Patients are at risk from an overstretched workforce, not the junior doctors' strike
Dr Kailash Chand
NHS England’s medical director and professional lead for NHS doctors Sir Bruce Keogh questioned whether staff would be able to respond to a terror attack during the junior doctors strike. And now Dame Sally Davies, chief medical officer, is warning that the planned industrial action will endanger patient safety.
Sir Bruce’s letter connecting the junior doctors’ strike to terrorism was cynical nonsense. Let me remind Sir Bruce and his boss Jeremy Hunt, that many doctors and other hospital staff who weren’t working, instantly and selflessly offered to help at the time of the 7/7 bombings. I’m sure that junior doctors, along with the rest of us, know our moral and ethical obligations if disaster does strike.
The CMO should know that when doctors strike, the scientific research shows that patients stop dying. The most comprehensive review of the medical impact of doctors’ strikes is published in the prestigious academic journal Social Science and Medicine. Not a single study found death rates increased during the weeks of the strikes, compared to other times.
Why aren’t they telling their masters that one of the greatest dangers to patient safety is tired doctors and deplete workforces?
In my view, both Sir Bruce and Dame Sally, who are part of the medical extended family, should have been supporting the junior doctors, who are working flat out well beyond their hours. They should be concerned about recruitment crisis: already there is exodus of doctors and gaps in rotas created by a lack of staff are crippling those who remain.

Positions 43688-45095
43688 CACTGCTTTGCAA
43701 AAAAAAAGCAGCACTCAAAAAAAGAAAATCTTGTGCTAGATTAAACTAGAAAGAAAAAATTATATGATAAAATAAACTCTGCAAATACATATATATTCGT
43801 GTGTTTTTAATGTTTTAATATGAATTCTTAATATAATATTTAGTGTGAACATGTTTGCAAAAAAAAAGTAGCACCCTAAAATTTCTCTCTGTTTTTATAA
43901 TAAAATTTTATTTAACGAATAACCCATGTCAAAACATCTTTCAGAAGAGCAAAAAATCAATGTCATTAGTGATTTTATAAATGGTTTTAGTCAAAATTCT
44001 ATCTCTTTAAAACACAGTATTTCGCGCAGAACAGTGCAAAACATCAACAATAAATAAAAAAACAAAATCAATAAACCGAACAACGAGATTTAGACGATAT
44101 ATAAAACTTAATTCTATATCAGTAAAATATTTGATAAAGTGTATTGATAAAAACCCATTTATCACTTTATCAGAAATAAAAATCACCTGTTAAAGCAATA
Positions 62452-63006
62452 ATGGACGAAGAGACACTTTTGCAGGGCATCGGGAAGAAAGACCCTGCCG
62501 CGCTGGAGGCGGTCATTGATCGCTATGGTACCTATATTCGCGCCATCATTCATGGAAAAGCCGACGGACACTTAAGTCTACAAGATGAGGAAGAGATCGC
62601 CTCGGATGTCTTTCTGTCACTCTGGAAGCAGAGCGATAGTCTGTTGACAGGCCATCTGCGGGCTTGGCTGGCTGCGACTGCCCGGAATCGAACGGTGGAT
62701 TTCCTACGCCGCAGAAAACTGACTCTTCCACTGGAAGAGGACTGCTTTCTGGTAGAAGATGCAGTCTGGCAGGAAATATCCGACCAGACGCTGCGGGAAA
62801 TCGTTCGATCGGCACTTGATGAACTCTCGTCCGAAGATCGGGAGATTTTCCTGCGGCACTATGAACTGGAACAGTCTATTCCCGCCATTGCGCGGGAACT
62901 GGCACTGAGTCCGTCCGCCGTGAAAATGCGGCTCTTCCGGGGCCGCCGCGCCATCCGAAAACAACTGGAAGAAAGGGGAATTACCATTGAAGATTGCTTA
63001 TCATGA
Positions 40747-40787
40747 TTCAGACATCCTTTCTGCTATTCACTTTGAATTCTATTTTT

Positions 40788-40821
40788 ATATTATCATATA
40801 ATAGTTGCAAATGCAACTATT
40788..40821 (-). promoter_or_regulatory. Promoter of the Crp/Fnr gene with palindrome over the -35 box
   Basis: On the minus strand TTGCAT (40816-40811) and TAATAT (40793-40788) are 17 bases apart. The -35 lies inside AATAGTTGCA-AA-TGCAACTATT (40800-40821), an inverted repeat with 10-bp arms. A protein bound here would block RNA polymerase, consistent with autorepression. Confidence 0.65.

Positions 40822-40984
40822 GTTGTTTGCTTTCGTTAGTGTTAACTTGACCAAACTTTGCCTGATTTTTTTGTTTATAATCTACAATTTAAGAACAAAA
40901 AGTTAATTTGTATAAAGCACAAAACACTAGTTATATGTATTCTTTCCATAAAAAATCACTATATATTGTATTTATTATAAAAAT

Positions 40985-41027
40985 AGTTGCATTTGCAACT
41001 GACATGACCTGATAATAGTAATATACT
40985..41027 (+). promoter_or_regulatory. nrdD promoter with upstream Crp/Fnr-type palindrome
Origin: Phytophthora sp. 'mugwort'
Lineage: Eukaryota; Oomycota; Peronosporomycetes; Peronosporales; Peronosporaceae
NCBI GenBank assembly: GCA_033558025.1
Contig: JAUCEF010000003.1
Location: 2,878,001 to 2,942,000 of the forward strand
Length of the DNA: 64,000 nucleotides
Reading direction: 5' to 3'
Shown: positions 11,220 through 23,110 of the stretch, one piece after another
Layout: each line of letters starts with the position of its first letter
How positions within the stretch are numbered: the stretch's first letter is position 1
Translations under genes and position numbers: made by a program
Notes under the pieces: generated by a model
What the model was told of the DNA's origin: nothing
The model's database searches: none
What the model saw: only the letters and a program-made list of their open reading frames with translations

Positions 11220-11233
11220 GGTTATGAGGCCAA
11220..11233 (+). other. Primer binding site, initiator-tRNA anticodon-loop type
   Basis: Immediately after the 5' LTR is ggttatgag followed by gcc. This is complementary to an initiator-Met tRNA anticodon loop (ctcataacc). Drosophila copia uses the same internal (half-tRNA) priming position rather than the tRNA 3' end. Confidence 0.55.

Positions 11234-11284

The fact that only now only 53% of doctors continue to train in the NHS after their first few years should be their anxiety. Why aren’t they telling their masters that one of the greatest dangers to patient safety is tired doctors and deplete workforces? Stretching an overstretched, overworked workforce even further is not the way to make the NHS safer.
The biggest threat to patient care is the Government’s insistence on removing safeguards which prevent junior doctors from being forced to work dangerously long hours without breaks, with patients facing the prospect of being treated by exhausted doctors.
As far as I’m concerned, it’s the job of the medical director to ensure that an organisation is clinically safe. In my opinion, he has failed that as he has allowed a major component of the delivery of a safe NHS to be so horribly vilified and attacked by his boss’s boss.
It’s not the first time Sir Bruce has been exploited for political ends. One of his recent report on hospitals with high mortality led to claims by the Jeremy Hunt of 13,000 avoidable deaths, a figure Sir Bruce himself said he did not recognise.
For the sake of transparency it’s high time the Cabinet Office set up an inquiry to establish the true independence of NHS England before damage to its reputation becomes irreversible.
Dr Kailash Chand OBE is the deputy chair of the BMA, and a retired GP. He writes in a personal capacity.